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Sarko — Going, Going, But Not Yet Gone

The French voters have winnowed a ten-person presidential field down to two – Socialist Party candidate Francois Hollande (the first place finisher) and incumbent Nicolas Sarkozy, who finished second. Ultra-nationalist candidate Marine Le Pen finished a very strong third.

Here are the latest results that I have seen, rounded to the nearest half percent:

Hollande – 29 percent
Sarkozy – 26 percent
Le Pen – 18. 5 percent
Jean-Luc Mélenchon – 11.5 percent
Francois Beyrou – 9 percent
Others – 6 percent

The conventional wisdom, based on polling, has held that Sarkozy would have very little chance in a run-off against Hollande. The first round results suggest that, although Sarkozy’s prospects may be better than many have supposed, he is indeed in serious trouble.

Melenchon is a hard left-wing candidate and Hollande can expect to capture the vast majority of his votes. Most of the “others” in the race are leftist fringe candidates. To the extent their supporters vote, they will tilt strongly for Hollande. This coalition of support would, by itself, bring Hollande pretty close to victory.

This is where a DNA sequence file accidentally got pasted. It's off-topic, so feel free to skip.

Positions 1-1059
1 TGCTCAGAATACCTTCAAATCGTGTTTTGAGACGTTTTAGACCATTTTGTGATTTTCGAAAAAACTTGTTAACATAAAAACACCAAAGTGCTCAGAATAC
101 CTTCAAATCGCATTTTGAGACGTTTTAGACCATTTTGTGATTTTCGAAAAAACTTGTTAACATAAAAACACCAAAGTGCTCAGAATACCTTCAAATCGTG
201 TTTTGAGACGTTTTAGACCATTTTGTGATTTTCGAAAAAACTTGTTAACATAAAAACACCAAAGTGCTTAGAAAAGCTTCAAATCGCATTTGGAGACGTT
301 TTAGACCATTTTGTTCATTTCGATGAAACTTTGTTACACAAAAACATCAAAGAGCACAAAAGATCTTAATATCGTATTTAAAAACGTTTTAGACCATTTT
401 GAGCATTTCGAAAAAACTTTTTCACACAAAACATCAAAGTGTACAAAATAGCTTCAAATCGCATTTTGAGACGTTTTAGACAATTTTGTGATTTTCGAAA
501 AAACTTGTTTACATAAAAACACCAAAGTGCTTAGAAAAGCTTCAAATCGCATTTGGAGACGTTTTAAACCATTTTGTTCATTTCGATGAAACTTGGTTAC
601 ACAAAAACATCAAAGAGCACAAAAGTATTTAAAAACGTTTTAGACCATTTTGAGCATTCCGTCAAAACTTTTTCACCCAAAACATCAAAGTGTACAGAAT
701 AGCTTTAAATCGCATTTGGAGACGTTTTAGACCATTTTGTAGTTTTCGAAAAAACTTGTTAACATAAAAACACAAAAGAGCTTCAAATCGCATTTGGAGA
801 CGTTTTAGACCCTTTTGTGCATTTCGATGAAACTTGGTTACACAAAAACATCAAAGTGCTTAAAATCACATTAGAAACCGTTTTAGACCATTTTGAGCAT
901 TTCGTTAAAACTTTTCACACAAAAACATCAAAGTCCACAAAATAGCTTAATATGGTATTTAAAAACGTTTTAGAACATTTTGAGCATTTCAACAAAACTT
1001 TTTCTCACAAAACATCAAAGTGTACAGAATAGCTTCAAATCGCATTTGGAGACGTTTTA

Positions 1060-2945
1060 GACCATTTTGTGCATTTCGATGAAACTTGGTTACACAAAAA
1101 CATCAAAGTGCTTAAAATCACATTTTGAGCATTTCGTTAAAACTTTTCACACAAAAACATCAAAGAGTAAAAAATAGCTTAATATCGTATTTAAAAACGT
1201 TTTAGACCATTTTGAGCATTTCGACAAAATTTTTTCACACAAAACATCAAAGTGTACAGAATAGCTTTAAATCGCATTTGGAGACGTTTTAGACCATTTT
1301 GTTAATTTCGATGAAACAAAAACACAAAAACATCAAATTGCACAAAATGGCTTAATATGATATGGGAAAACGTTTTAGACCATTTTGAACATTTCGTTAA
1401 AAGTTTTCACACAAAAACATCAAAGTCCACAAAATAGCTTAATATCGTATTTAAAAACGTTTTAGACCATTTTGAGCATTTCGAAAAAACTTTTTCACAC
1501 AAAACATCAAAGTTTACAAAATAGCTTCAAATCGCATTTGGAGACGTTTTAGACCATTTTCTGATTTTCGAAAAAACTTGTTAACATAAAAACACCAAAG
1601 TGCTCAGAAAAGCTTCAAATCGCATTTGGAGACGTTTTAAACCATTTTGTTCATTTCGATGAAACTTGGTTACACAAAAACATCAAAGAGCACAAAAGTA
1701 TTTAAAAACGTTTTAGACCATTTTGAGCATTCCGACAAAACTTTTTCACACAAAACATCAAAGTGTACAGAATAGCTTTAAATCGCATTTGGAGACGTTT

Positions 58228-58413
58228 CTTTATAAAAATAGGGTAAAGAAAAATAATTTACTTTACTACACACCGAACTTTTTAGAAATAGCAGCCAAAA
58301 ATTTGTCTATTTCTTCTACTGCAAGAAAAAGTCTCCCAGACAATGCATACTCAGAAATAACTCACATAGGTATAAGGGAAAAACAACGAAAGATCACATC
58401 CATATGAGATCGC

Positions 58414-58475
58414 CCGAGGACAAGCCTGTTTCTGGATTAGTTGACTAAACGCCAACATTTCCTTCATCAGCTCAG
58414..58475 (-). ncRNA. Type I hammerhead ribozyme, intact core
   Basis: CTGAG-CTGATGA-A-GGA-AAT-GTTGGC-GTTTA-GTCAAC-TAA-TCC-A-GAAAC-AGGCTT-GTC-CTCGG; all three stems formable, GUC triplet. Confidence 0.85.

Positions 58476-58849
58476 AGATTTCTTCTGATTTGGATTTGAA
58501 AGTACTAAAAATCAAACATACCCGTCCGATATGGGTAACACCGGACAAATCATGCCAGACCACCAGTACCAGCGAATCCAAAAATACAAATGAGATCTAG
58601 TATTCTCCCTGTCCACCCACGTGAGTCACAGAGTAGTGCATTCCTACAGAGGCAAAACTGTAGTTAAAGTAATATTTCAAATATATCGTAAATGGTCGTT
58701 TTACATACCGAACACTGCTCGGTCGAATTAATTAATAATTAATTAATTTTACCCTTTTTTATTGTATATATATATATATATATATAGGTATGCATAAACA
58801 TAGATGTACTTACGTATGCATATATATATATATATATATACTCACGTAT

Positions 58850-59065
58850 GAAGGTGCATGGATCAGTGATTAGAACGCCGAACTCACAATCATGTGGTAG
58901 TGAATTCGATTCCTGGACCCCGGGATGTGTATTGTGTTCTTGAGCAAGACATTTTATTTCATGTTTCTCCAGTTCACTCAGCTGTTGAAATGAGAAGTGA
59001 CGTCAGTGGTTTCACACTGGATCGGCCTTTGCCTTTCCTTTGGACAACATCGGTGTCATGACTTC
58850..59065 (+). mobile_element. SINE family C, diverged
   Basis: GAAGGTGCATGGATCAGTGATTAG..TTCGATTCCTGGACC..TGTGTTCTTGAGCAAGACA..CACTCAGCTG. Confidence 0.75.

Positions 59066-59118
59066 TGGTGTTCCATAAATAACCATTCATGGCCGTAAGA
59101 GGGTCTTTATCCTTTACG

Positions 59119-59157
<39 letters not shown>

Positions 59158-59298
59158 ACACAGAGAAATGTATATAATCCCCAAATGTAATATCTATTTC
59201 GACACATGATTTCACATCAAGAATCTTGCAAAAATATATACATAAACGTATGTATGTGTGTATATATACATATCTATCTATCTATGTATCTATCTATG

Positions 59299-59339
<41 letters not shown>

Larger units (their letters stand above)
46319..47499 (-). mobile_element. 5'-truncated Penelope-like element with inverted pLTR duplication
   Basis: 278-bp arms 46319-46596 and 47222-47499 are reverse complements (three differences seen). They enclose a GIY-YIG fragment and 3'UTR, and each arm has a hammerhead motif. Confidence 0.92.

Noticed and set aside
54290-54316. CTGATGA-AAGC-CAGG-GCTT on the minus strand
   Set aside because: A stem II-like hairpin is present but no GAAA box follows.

Hollande can expect virtually no support from the Le Pen voters. The question is, to what extent will they flock to Sarkozy. To maximize his support among this faction, Sarkozy will have to sound strongly nationalistic themes (in my view, he is a true nationalist in the good sense) without alienating centrists, the constituency of Bayrou and, presumably, a component of Sarkozy’s first-round support. It is a portion of the Bayrou vote that is likely to push Hollande over the top.

In sum, Sarkozy is in a precarious position, as one would expect of an incumbent president of a European country in the current environment. However, the fact that he finished close to Hollande, coupled with Le Pen’s strong showing, suggests that a small shift in public sentiment due, for example, to a debate, conceivable could see Sarko squeak through. For his part, Hollande will attempt to run out the clock through the same plodding style that has brought him to the brink of the French presidency.

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